Didn’t know what to expect; little vague on the travel planning this time around. Central America! continent of the green and lushish amazon, savanna and mountain tops, rivers and beaches, active volcanoes, so much diversity in one place, bordered by both the Atlantic Ocean in the east and the Pacific in the West.
Curious? Yes, I was! Eager to explore? Absolutely!
Approximately two hours out of Miami, one direct flight straight into Managua, the nations Capitolio. It can be a bit overwhelming if you’re a calm, organized and disciplined traveler. Managua, especially, is far from. Twenty minute cab-ride into the city exposes you to a very un-calmly, near chaotic, environment which is filled with numerous street vendors and sellers; rest assure, you’ll find a vendor for whatever you forgot to bring on your trip, from socks, toothbrushes to electrical cords and phone chargers. Such a tiny world with such massive undertaking and entrepreneurial drive. Nicaragua, not only to discover the diversity in nature, but the diversity in lifestyle. Suddenly the tiny world imagined, might not seem so tiny after all.
Managua, full of ‘surprises’, brace yourself to not jump up in the morning thinking there is an invasion of some sort, no, it’s just the cars honking away. Something, your eardrums will probably take a day or two to get used to. Yes, the cars and buses, they honk…constantly, for everything, for everyone. And there are a lot of them. One of the fairly appreciative pats on the back in Managua, is its public transport. You’ll be able to catch a bus from east to west for approximately $2.00, or a drive-by cab for anything between $1.00 and $3.00 for you alone to shared with others; ‘collectivo’, a very common understanding in Nica, and it may be cheaper too! it’s easy to get around with public transport, the bus system is well organized, from bus terminals private buses leave every 20 to 30 minutes. If you want to enjoy some longer rides, that take you in and around the barrios, hop on the larger buses that spell “mixto” in the window- they accept cash and pre-paid bus-passes (tarjeta). Don’t bother finding a ‘tarjeta’ anywhere in Managua. Unless you know a local that has an extra to spare, you won’t find it. One more tip: know where you need to go beforehand, the buses take different routes every time to avoid the congestion of traffic during rush hour, so know exactly where in the neighborhood you need to get off and if Spanish is not your strongest, mention the stop to the guy collecting the bus fare after you find a seat or place to stand- yes, standing in overcrowded buses is a typical normal everyday routine– get used to being squashed.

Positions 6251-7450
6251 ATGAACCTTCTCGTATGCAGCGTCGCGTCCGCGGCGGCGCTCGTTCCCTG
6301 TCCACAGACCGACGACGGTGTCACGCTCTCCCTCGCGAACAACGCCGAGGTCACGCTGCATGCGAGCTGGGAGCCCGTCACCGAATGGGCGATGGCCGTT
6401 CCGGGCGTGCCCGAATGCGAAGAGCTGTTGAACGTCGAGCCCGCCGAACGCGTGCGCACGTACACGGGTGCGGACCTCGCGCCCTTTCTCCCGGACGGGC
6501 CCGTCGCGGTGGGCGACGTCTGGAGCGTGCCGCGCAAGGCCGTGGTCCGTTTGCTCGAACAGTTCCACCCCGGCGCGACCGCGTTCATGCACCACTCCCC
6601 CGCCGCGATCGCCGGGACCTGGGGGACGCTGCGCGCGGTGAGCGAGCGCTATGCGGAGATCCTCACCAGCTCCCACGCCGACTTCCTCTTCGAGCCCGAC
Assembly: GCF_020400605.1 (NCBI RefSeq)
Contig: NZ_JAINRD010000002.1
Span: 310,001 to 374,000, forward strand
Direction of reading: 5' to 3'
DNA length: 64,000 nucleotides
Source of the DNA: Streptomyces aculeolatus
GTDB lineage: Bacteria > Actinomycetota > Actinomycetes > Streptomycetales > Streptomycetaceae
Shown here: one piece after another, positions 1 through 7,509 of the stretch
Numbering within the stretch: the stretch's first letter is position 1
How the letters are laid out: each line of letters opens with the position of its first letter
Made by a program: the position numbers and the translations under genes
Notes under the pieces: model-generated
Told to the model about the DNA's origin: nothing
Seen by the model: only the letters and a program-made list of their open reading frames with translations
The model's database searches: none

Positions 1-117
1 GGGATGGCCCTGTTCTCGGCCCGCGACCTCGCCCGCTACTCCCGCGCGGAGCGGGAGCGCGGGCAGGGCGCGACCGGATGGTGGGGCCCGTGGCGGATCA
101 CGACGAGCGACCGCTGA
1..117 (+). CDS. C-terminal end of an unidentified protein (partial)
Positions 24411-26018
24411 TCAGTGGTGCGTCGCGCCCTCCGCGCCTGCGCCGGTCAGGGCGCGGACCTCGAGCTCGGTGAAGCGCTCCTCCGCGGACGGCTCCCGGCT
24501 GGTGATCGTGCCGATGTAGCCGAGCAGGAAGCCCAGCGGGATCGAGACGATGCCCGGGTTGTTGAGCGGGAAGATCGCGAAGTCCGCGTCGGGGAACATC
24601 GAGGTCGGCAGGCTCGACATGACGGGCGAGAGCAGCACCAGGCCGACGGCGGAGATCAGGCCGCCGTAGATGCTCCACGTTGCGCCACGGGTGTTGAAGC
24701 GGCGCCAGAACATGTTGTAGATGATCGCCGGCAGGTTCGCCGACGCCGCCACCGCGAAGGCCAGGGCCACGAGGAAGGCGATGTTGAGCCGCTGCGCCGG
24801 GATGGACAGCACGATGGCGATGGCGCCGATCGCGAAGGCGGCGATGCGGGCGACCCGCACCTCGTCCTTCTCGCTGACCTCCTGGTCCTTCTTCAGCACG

When travelling to the countryside it gets easier. From the terminal catch either a private coach or the chicken bus ; don’t be fancied, just enjoy the nostalgia of travelling to school with the yellow school bus; at least you’ll be seated for a three to four hour ride, while enjoying the sight. So worth it when you discover the countryside is almost ‘free of litter’. it’s a ‘eureka’ from when you start in Managua. Litter everywhere! filthy, nasty streets, overflowing gutters and sewage, litter…litter and some more litter…. So don’t hang around there too much of you want to enjoy a much needed ‘litter’ free trip. if it’s not the noise it will surely be the nasty streets that will drive you out of town.